Quebecers can play team sports again — as long as they're physically distancing
Supervised training sessions and skills competitions for soccer, baseball can start as of June 8
Quebec soccer and baseball players will be able to step back onto the field and practise their sports by June 8, but they won't be able to play competitively until the end of the month — and even then, they won't be playing by the rules they're used to.
"We have to remember that we are in a context of a pandemic, so we have to reimagine sports as we used to practise them now," said Isabelle Charest, a former Olympic speed skater and the minister responsible for sports.
So while teams can resume practising outdoor sports, they will have to be supervised and modified, to make sure that players are staying two metres apart from one another, Charest said Thursday.
That means Quebecers can take part in training sessions or skills competitions, with physical distancing, but for now, actually playing games will not be allowed.
Games and matches could begin by the end of June, Charest said, but it will depend on whether the COVID-19 situation continues to improve.
In the meantime, Charest said, she hopes players will find ways to work on their skills and practise. She said she wants to see young people — and all Quebecers — moving their bodies.
"What we want is … to give them a way to do it safely," she said.
Supervised activities such as yoga will also be allowed as of June 8, as long as they take place outside, and pools in places such as private campgrounds will also be allowed to open on that date.
The province had already allowed many non-contact sports, such as golf and singles tennis, to resume before Thursday's announcement.
Activities such as open-water swimming, jogging, cycling, hiking, rock-climbing, kayaking and canoeing are also already permitted.
'We have got to get going'
Once teams are allowed to compete again, sports like hockey or soccer that require some contact between players will have to be adapted, said Quebec Premier François Legault.
Several sports federations, including hockey, soccer and baseball associations, are already working on ways to adapt play, in order to respect physical-distancing directives.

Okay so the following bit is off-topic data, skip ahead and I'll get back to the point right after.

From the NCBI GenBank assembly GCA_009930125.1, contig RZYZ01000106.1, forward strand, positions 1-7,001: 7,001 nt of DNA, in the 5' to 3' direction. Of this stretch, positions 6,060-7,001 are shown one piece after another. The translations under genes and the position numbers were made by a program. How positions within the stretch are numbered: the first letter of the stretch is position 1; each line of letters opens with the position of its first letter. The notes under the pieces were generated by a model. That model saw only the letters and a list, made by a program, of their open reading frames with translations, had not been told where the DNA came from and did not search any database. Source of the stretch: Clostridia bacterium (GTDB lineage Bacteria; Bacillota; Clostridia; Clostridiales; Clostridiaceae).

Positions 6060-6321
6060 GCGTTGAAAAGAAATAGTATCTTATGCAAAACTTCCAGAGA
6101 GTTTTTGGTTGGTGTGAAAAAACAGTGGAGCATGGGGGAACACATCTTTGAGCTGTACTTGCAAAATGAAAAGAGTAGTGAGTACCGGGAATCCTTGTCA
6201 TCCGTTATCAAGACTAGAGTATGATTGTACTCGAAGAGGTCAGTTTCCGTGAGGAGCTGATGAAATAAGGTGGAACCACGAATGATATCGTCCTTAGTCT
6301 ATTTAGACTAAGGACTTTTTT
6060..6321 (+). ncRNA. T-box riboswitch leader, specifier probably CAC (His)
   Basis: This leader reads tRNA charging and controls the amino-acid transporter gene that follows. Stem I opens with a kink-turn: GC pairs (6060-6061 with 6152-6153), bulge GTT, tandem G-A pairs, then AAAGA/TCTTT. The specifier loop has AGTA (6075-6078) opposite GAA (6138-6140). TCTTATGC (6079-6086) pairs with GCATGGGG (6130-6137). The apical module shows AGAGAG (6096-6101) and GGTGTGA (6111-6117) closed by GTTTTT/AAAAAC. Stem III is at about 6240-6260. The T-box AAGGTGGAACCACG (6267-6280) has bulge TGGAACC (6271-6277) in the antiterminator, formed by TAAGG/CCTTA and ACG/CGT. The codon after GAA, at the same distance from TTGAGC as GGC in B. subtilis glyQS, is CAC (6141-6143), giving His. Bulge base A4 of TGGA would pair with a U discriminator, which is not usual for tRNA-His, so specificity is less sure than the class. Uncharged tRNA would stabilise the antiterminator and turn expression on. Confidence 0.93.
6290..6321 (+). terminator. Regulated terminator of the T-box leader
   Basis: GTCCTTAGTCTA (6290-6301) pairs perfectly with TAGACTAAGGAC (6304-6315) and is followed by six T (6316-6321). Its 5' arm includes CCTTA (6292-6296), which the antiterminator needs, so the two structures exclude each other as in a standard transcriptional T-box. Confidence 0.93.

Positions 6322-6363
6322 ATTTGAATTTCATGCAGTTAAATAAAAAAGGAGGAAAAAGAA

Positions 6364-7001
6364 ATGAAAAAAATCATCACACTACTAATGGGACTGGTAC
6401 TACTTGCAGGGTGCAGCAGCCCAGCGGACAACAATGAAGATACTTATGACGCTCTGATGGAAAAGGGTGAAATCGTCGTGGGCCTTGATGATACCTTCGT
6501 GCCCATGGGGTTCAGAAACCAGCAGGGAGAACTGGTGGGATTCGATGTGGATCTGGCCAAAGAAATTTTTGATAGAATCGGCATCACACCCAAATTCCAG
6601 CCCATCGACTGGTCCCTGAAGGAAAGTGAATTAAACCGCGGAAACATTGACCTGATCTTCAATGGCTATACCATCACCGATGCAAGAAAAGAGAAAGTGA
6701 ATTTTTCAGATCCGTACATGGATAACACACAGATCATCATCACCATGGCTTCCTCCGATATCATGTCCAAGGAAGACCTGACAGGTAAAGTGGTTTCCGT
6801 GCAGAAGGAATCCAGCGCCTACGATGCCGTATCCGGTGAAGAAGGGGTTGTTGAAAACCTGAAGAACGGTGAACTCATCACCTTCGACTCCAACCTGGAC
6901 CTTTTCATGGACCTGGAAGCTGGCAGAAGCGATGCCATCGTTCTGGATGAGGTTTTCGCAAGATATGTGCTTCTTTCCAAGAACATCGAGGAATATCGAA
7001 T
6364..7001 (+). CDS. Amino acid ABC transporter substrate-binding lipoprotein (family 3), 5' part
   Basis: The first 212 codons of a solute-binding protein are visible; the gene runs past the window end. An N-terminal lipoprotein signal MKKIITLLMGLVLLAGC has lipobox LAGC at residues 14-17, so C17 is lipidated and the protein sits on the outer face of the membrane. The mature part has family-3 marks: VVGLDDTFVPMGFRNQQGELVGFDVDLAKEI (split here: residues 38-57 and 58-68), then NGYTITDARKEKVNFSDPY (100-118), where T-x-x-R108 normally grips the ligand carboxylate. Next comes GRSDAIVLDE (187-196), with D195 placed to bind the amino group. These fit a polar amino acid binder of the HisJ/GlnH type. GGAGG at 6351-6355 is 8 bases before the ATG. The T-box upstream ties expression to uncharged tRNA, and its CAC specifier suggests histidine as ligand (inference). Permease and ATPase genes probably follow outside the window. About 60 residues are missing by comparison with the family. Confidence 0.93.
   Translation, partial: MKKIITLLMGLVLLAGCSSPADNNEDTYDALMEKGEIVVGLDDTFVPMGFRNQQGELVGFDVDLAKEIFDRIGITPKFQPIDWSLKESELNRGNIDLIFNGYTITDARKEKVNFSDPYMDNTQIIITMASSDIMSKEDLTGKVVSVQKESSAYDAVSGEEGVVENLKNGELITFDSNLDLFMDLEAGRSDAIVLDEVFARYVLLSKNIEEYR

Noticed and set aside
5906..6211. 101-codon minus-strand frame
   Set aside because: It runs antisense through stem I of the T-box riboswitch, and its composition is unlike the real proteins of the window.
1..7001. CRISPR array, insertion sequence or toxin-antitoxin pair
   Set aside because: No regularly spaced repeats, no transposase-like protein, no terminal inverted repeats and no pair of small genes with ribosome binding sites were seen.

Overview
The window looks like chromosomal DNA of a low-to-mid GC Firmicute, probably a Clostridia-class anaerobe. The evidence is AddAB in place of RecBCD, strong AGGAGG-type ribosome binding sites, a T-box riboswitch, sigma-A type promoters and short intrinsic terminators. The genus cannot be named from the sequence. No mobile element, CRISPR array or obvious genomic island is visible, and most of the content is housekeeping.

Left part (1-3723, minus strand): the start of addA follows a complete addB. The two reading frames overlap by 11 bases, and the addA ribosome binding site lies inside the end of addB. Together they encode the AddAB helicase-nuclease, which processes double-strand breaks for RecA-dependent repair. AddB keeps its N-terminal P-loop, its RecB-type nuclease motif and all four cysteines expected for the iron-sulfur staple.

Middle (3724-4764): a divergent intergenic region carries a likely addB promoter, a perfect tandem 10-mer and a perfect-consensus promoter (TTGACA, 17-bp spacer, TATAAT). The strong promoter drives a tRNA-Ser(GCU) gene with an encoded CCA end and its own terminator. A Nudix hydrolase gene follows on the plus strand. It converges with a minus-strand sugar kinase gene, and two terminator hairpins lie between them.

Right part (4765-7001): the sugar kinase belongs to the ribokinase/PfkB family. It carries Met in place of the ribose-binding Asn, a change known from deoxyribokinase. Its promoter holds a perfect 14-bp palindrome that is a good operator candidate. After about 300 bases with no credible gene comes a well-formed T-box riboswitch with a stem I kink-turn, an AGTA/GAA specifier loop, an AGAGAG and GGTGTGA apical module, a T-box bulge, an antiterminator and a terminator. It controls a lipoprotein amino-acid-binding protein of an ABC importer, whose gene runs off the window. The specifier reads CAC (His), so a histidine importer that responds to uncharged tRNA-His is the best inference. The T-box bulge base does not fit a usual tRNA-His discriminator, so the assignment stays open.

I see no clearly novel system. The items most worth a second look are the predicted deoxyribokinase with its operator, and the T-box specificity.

"This is a big step forward that will mainly allow our players to return to the field, to the soccer ball, to their friends and their teachers," said Mathieu Chamberland, the executive director of Soccer Québec.
Christian de Serres, president of the NDG Soccer Association, says he was happy to hear that members of his soccer club will soon be able to start training again, at last.
"It's better than what the kids have been doing up to now, which is by video conference — doing some physical training with their coaches," said de Serres."But we're all waiting for games."
De Serres says he's not sure how a soccer game will work with players maintaining physical distancing, but he hopes more information becomes available soon.
"We're all waiting for the real thing," de Serres said.
Baseball enthusiasts are excited — and relieved.
"In the last three months, we didn't know where we were going, and now we know there's a start, and it's soon," said the executive director of Baseball Québec, Maxime Lamarche. "I'm just glad for 35,000 baseball players all around the province."
Lamarche said he's impatient for baseball season to get underway.
"We have got to get going!" Lamarche said.
While hockey players will not be lacing up their skates any time soon, the executive director of Hockey Quebec, Paul Ménard, said Thursday's announcement means players can prepare for a hockey season and begin training.
With files from Radio-Canada